Hungary did face the Soviet Union in water polo in a match that became known as the ‘Blood in the Water’ match. They game was understandably rough and when one of the Hungarian players had to leave the pool due to a cut eye, a riot almost broke out. Order was restored and the Hungarians went on to win the gold medal, to the delight of the Australian crowd.

Alain Mimoun of France, who had continuously tasted the disappointment of finishing as runner-up to Emil Zatopek over the years, won the marathon but waited at the finish line for his friend and great rival, who crossed the line in sixth place. The hosts, Australia, excelled in the swimming events, winning eight gold, four silver and two bronze medals. They won all of the freestyle swimming events for men and women. The USA basketball team showed it’s ‘Dream Team’ origin as they dismantled all of their opposition, beating each team by at least 30 points.

Due to the political unrest and tensions at the Games, Melbourne 1956 became the first Games where athletes would mingle with each other at the Closing Ceremony, rather than march with their countries. This was a concept of a young Melburnian named John Ian Wing, which has been repeated at all Olympics since.

The Soviet Union knocked the United States of its perch with 24 more medals including five more golds.

Rome 1960 Olympics

Italy was due to host the Olympics in 1908 but due to the eruption of Mount Vesuvius, the country was in no fit state to host the Games. So 54 years after the eruption (1906), Italy was awarded the honour to entertain the world. The Italians made the most of this by implementing as many Roman influences into the Games such as setting the venues for wrestling at the Basilica of Maxentius and gymnastics at the Caracalla Baths.

Highlights of the 1960 Games were:

  • Ethiopian runner, Abebe Bikila, became the first black African Olympic Champion, running the marathon – barefoot!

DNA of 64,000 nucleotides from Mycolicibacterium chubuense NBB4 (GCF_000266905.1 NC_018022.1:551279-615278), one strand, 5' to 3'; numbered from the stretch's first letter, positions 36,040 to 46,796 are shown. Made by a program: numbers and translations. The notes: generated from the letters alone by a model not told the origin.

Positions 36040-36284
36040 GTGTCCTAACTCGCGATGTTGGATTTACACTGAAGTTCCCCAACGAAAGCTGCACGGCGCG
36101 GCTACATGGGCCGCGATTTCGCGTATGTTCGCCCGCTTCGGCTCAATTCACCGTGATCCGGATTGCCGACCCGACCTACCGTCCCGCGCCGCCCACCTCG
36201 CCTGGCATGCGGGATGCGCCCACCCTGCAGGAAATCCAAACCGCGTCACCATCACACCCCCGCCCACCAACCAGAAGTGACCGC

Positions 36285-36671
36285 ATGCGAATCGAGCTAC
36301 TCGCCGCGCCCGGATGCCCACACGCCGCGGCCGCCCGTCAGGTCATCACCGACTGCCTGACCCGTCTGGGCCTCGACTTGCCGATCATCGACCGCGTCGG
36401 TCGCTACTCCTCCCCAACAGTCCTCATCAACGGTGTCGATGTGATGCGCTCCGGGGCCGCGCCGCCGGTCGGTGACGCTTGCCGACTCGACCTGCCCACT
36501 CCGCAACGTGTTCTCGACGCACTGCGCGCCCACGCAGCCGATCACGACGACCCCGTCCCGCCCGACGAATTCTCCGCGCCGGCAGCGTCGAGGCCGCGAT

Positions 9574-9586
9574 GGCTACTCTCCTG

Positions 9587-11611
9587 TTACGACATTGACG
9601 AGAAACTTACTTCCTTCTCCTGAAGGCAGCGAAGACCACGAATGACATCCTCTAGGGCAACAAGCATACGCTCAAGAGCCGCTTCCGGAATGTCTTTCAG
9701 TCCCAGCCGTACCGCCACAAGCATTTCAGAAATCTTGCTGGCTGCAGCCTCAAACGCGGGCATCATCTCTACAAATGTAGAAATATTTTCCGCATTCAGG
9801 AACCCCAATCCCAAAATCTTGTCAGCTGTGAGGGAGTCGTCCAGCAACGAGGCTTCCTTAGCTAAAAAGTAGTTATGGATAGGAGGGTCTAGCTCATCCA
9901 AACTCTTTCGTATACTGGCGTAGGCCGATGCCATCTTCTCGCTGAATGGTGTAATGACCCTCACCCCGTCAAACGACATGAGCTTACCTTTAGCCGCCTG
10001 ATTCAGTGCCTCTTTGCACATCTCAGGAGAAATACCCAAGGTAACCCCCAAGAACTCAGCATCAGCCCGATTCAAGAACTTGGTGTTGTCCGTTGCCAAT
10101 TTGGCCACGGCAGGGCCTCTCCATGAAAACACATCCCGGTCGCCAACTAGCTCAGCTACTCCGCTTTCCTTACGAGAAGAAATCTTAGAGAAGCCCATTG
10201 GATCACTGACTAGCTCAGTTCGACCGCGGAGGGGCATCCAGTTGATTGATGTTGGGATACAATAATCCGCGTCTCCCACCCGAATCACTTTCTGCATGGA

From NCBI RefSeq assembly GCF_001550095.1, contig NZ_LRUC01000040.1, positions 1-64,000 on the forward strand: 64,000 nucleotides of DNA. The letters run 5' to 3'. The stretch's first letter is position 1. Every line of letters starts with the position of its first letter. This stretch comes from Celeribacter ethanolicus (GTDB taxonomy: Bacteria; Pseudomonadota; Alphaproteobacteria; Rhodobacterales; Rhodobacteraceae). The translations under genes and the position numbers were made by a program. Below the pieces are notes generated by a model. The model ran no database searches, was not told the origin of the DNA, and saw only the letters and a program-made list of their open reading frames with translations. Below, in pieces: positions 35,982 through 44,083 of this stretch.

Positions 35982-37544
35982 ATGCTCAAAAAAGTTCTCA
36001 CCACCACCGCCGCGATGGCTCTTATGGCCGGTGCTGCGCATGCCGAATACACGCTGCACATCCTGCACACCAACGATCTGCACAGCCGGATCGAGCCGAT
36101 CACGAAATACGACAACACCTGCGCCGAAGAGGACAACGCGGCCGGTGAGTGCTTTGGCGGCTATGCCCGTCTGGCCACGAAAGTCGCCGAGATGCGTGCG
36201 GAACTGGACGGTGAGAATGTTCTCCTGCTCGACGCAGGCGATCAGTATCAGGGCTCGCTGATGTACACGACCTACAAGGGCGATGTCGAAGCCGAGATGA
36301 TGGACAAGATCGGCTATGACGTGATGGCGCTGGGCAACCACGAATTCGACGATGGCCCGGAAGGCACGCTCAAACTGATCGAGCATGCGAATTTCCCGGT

• Pakistan ended India’s dominance in hockey, by winning their first ever gold. India had won hockey at the Olympics since 1928.
  • Armin Hary win the 100m in an Olympic record time of 10.2 seconds.
  • Danish cyclist, Knud Enemark Jensen, became the second Olympian to die during the Games (Fransisco Lazaro died during the 1912 Olympic marathon).
  • CBS paid $394,000 for the right to televise the Games in the United States.

Also, during the Rome Olympics, a young star by the name of Cassius Marcellus Clay was born by winning the light-heavyweight gold medal. Clay’s Olympic triumph signalled the end of his amateur boxing career which he finished with 100 wins and just five defeats. Six weeks after the Olympics Clay turned professional and the rest is history (Muhammad Ali Sports biography to be covered soon by Melosport)

The Soviet Union continued its recent dominance over the United States by winning over 100 medals, 32 more than the US (43 golds compared to 34).


Coming soon on Melosport: The first Asian Olympics through to the Munich Massacre and African boycotts (Tokyo 1964 to Montreal 1976)


The Olympics after the first World War and during the Great Depression (Antwerp 1920 to Berlin 1936)

– The progression of the early Olympic Games (Paris 1900 to Stockholm 1912)

– The ancient Olympics and the revival of the modern-day Games

– Athens 1896 – The Inaugural modern-day Olympic Games

Categories: Olympic Archives